A high-pitched gargling sound drew her attention to Bancroft, who dropped to the ground, clutching his throat. A flash of red and black feathers wavered above the shaft of the arrow that had pierced his neck. Devon knew he was dead a moment later. Risking a strike to the back, she struggled to her feet to make a run for it herself. But a glint of steel against her neck reinforced yet another stupidity. She hadn't even seen the man's approach.

"I can't really say that I'm surprised," a hearty voice greeted her. "After all, it's why I'm here."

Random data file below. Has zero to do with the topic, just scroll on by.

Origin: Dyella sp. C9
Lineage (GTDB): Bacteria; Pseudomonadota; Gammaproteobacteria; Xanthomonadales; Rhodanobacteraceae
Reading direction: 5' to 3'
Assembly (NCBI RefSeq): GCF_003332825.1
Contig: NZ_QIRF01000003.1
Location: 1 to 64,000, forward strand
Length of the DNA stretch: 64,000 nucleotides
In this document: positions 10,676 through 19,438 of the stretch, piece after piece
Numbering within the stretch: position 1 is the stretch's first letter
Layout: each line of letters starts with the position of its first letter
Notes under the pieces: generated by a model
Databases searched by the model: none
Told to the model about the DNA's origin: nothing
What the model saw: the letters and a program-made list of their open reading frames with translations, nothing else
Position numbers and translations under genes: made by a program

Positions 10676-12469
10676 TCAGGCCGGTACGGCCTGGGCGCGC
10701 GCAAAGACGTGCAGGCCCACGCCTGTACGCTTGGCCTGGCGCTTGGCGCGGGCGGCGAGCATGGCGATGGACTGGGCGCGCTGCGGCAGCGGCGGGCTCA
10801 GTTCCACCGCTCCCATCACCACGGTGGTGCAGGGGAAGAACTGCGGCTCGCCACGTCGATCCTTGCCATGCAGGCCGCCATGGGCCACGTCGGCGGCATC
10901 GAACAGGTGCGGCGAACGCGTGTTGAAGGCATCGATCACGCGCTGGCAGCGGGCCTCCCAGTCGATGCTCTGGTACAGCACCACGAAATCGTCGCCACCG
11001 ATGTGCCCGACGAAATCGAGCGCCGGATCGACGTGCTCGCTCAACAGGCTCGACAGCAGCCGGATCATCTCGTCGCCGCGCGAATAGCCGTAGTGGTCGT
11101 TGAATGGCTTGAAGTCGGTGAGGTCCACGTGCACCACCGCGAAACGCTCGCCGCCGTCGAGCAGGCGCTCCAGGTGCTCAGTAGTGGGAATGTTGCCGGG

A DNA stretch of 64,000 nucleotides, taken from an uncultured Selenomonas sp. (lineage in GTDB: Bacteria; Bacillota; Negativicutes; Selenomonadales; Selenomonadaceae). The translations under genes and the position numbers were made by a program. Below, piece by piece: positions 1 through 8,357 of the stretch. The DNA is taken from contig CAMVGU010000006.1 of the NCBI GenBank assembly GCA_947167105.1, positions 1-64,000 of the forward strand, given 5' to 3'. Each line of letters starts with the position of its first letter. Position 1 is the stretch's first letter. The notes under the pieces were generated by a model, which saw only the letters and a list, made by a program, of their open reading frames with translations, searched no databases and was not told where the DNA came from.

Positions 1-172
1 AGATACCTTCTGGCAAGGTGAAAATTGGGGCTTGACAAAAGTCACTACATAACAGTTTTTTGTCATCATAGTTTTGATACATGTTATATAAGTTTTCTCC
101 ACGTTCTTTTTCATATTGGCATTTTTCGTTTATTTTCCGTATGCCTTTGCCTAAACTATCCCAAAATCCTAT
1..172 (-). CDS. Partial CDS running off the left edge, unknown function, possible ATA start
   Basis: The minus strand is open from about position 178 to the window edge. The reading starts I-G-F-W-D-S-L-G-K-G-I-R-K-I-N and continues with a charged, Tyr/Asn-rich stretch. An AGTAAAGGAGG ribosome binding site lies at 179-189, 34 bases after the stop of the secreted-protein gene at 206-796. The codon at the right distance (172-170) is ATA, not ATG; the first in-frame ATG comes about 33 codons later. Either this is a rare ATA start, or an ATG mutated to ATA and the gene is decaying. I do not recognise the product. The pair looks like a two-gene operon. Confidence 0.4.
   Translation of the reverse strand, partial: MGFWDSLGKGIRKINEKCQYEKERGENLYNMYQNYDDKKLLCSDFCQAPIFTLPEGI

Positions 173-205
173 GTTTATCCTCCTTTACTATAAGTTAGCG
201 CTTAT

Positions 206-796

Devon glared into the dark eyes of Arkon. The same ridiculous black feathers adorned the helm he'd fashioned years before, swaying gently in the faint breeze. Its open face allowed his dusky features to show through--the man definitely wanted his prey to see him in their final moments. His snide smile made her tense, her body willfully wanting to attack or at least flee, but he quickly pressed the tip of the sword into her throat. Devon's lip curled up into a sneer of her own, and she silently dared him to finish what he started.

To Be Continued